Here’s a video replay of The Crisis Show, which aired February 20, 2013. Host Rich Klein was joined by guest Shel Holtz. We analyzed Carnival Cruise Line’s crisis, Poland Spring’s missed public relations/social media opportunity, the hacking of Burger King’s Twitter account and the creative use of Google+ by TD Bank. For show notes and related links, please visit http://www.TheCrisisShow.com.
It is better to offer no excuse than a bad one. — George Washington
Crisis Management Lesson: Crisis situations are magnified when leaders fail to accept responsibility for their company’s actions. They are also magnified when poor excuses are made for obvious failures –and then the media gets to the truth and calls you out.
I am a firm believer in the people. If given the truth, they can be depended upon to meet any national crisis. The great point is to bring them the real facts. –Abraham Lincoln
Crisis Management Lesson: The public is much more likely to forgive mistakes made by an organization IF you are honest about the facts from the very beginning of the crisis – regardless of what some lawyers might tell you.
When written in Chinese, the word “crisis” is composed of two characters. One represents danger and the other represents opportunity.
John F. Kennedy
Crisis Management Lesson: Don’t get obsessed and stressed about the crisis. Instead, focus energies on the solution. McNeil Consumer Products, a subsidiary of Johnson & Johnson, had a major crisis of confidence on its hands with Tylenol in 1982 – but by creating the first tamper-proof bottles, converted a horrible situation into a golden opportunity that changed an industry and that restored the public’s trust in its products.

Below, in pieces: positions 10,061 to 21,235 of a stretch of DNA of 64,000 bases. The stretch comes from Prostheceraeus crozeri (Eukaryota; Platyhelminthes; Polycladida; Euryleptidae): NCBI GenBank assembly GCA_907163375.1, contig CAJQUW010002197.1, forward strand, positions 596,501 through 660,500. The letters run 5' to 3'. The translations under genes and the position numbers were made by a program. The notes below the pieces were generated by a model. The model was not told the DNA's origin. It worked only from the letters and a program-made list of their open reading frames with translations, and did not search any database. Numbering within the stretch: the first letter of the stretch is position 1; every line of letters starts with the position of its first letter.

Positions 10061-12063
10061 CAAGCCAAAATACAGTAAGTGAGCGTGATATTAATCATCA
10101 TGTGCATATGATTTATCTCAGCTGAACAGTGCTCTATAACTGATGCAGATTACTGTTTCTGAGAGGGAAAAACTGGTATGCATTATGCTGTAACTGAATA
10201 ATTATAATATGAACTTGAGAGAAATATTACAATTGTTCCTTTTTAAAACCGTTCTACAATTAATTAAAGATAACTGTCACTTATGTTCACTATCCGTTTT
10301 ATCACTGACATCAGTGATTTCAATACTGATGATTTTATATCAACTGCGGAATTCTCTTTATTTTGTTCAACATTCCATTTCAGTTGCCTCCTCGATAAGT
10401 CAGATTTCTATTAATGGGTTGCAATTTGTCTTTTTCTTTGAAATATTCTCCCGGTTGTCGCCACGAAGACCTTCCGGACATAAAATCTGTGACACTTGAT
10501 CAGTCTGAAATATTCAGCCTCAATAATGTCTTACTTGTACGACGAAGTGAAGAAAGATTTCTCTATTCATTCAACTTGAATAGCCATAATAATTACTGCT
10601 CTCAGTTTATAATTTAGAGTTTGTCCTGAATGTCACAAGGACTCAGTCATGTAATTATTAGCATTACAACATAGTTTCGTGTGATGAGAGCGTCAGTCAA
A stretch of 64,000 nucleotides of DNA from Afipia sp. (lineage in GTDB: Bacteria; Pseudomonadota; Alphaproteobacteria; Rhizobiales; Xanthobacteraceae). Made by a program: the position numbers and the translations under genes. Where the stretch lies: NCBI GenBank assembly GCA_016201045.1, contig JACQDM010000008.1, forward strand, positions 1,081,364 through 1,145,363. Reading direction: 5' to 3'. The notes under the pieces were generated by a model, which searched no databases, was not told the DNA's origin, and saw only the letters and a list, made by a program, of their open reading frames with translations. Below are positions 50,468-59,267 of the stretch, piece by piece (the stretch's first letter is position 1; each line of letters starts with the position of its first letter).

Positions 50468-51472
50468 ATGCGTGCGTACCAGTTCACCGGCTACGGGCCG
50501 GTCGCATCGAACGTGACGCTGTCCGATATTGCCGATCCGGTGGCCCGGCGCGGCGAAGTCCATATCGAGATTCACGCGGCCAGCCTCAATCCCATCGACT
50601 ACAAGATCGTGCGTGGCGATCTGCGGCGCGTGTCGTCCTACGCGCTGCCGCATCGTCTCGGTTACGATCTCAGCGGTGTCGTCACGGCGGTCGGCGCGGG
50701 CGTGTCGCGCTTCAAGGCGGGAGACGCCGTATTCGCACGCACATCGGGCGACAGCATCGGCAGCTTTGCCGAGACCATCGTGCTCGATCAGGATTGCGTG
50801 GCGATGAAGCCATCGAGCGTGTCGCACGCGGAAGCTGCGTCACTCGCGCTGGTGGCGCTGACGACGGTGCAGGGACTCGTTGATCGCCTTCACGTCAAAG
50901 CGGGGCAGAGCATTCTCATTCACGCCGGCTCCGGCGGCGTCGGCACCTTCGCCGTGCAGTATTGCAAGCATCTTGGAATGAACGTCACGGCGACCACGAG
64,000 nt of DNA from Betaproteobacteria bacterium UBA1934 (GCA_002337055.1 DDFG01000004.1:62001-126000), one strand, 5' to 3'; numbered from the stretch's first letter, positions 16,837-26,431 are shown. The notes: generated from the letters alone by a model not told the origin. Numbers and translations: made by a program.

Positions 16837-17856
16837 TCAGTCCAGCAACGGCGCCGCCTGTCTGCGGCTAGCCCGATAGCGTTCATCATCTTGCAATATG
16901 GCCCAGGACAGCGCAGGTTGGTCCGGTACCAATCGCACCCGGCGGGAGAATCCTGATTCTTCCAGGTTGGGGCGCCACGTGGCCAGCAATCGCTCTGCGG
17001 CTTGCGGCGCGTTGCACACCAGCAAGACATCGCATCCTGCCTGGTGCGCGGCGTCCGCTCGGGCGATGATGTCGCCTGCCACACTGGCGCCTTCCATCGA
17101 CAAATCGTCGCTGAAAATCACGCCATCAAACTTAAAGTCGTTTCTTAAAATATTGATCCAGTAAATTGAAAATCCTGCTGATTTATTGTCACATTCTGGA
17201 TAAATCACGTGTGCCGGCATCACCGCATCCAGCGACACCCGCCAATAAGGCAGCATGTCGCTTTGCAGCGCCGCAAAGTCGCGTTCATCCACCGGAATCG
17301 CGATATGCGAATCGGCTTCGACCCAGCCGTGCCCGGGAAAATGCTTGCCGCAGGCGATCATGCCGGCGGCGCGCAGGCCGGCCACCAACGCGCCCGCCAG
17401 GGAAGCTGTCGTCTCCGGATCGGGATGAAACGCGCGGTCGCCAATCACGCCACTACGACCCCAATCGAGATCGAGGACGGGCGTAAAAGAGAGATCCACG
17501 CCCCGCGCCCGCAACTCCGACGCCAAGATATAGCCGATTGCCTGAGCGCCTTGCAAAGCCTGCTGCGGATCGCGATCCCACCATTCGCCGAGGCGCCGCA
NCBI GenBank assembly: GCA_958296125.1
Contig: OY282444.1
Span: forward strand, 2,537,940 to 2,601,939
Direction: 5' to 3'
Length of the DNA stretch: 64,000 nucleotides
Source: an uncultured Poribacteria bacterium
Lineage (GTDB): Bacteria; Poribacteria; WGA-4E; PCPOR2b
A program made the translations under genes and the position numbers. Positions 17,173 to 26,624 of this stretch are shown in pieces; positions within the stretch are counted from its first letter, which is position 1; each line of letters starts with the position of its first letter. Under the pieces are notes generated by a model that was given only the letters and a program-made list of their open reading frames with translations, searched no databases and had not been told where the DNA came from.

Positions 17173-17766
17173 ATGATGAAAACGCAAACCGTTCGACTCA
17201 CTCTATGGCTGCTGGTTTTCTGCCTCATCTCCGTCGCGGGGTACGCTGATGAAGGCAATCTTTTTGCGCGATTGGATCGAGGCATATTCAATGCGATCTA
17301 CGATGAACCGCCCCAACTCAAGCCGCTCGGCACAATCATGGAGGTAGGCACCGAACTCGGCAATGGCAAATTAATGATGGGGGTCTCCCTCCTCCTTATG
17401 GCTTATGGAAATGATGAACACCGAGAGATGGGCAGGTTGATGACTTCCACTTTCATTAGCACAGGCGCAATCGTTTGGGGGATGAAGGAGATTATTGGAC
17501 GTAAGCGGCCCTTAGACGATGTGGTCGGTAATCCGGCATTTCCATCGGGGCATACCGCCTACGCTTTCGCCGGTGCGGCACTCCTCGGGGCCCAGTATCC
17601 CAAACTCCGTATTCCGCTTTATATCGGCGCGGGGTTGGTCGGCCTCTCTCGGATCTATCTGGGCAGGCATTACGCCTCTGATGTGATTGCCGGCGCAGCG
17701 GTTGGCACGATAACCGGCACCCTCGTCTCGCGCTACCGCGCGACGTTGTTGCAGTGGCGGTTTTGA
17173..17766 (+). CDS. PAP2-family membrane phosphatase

You can always amend a big plan, but you can never expand a little one. I don’t believe in little plans. I believe in plans big enough to meet a situation which we can’t possibly foresee now. — Harry S. Truman
Crisis Management Lesson: Don’t just think of a few minor case scenarios when doing your crisis management planning. (You’re not doing crisis management planning?? Let’s talk.) Think of the BIG Crises that could impact your business. For example, plan for a SuperStorm Sandy that floods your offices and destroys customer data – rather than just a brief power outage. Plan for a workplace shooting rather than a testy verbal exchange between employees.
In any moment of decision, the best thing you can do is the right thing, the next best thing is the wrong thing, and the worst thing you can do is nothing. — Theodore Roosevelt
Crisis Management Lesson: Companies that do nothing in a crisis are at most risk for loss of reputation and more. Unfortunately, we see all too much of this today. Those organizations that try to do the right thing but get it wrong are often forgiven by the public if they keep working on a solution. Always try to do the right thing FIRST and that will save reputation, often prevent costly litigation and quickly restore any lost public trust. Companies that do the right thing early in a crisis will often see increased revenues and market share once the crisis begins to subside.
My failures have been errors in judgment, not of intent. –Ulysses S. Grant
Crisis Management Lesson: If true, borrow this great quote from Grant when you are publicly responding in a crisis!